In a presentation filed with SEC earlier this week, Yahoo's board tried to convince Yahoo shareholders that "the record casts doubt on whether Microsoft was ever committed to a whole company acquisition." But Yahoo shareholders don't buy it. You shouldn't either. Why? Remember the five weeks between when Microsoft made is offer public on February 1 and March 10, when Yahoo execs finally agreed to meet. One major shareholder tells us:
When you look back at this fiasco, the critical error on Yahoo's part was doing nothing for 5 weeks after the initial offer. They thought they could play hard to get. We've gotten a round-trip back to $19.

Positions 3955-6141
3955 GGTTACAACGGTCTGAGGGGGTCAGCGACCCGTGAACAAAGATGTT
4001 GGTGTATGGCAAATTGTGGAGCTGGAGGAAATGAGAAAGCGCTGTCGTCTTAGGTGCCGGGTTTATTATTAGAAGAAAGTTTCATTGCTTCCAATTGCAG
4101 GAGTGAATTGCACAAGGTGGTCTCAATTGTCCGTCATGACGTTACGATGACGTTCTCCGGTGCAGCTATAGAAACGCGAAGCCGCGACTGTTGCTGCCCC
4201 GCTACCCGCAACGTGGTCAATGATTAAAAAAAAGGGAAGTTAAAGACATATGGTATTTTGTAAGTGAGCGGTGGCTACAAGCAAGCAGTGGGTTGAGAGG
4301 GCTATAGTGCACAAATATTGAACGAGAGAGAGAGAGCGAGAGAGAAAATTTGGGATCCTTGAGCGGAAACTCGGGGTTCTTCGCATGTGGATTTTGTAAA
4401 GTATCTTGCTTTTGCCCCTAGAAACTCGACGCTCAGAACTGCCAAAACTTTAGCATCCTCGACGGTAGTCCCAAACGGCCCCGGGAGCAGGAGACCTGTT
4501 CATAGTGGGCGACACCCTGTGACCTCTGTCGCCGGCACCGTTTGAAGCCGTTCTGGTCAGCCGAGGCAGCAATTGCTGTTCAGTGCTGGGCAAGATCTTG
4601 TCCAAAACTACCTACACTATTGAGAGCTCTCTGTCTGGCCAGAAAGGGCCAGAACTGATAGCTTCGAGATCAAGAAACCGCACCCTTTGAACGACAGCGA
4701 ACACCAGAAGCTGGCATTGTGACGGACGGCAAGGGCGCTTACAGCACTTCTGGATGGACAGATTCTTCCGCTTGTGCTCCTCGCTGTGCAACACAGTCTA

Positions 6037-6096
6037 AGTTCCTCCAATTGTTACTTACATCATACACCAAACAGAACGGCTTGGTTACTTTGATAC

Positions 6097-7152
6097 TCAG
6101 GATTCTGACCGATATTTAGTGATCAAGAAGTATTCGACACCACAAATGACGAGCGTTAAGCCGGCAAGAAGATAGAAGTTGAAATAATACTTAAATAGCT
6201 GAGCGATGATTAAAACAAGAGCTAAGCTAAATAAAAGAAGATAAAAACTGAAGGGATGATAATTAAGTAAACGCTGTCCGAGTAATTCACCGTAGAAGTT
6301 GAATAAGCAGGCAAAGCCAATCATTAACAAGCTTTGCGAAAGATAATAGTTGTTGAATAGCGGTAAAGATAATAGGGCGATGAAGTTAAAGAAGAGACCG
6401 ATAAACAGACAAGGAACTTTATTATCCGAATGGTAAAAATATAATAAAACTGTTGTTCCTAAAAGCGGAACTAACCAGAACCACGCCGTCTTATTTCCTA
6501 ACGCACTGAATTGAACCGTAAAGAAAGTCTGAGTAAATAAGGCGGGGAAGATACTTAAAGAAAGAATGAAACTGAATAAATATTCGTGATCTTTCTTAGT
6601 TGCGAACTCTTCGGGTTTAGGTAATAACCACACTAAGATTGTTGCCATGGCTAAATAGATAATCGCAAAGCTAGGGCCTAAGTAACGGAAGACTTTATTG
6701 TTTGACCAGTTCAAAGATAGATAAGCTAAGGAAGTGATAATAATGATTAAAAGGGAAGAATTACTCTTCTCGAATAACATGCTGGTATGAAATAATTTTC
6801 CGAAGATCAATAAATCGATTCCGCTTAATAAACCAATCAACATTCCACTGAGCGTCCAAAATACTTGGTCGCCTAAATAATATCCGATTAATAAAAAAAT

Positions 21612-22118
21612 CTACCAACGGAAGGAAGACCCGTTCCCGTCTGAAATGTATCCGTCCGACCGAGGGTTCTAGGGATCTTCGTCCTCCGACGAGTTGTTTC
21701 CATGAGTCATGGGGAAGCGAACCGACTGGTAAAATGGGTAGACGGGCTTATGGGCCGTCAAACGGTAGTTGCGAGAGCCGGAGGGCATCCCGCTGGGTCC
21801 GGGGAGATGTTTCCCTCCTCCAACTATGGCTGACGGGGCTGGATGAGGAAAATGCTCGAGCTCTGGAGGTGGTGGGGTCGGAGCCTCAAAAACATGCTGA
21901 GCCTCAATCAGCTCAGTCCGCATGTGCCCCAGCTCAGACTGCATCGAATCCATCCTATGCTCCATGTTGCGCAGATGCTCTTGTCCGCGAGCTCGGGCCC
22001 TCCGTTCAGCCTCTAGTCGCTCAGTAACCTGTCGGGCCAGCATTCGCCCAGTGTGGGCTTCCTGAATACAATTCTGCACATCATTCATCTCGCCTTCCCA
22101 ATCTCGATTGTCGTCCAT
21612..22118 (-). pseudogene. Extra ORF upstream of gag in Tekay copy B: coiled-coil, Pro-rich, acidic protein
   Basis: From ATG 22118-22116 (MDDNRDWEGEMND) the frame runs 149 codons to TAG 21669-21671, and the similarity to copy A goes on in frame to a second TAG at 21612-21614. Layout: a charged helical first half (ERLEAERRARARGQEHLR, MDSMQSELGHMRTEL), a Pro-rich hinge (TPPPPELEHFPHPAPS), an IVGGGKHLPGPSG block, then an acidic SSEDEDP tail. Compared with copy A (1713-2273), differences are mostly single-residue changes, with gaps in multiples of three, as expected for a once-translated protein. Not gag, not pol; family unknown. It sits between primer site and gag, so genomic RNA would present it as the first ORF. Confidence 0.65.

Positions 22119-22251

Yahoo wants to play it now like Microsoft was the one that rejected the deal, but even when Yahoo execs finally did meet with Microsoft on March 10, they refused to discuss how much they actually would sell the company for. Yahoo used antitrust concerns — the one's they've ignored doing a deal with Google — as excuse for why they couldn't talk price. Even an April 15 meeting at Bill Gates's father's law firm in Portland went without Yang saying how much it would take. Microsoft's top lawyer Brad Smith called it "one of the strangest meetings that we've ever had." Finally, on May 2, Yahoo's board came up with a number: $37 per share. But by then, four months after Microsoft made its offer public, Ballmer had already decided he didn't want the deal. In fact, reports the Wall Street Journal, Ballmer made his decision in the middle of March — after about 5 weeks of Yahoo silence.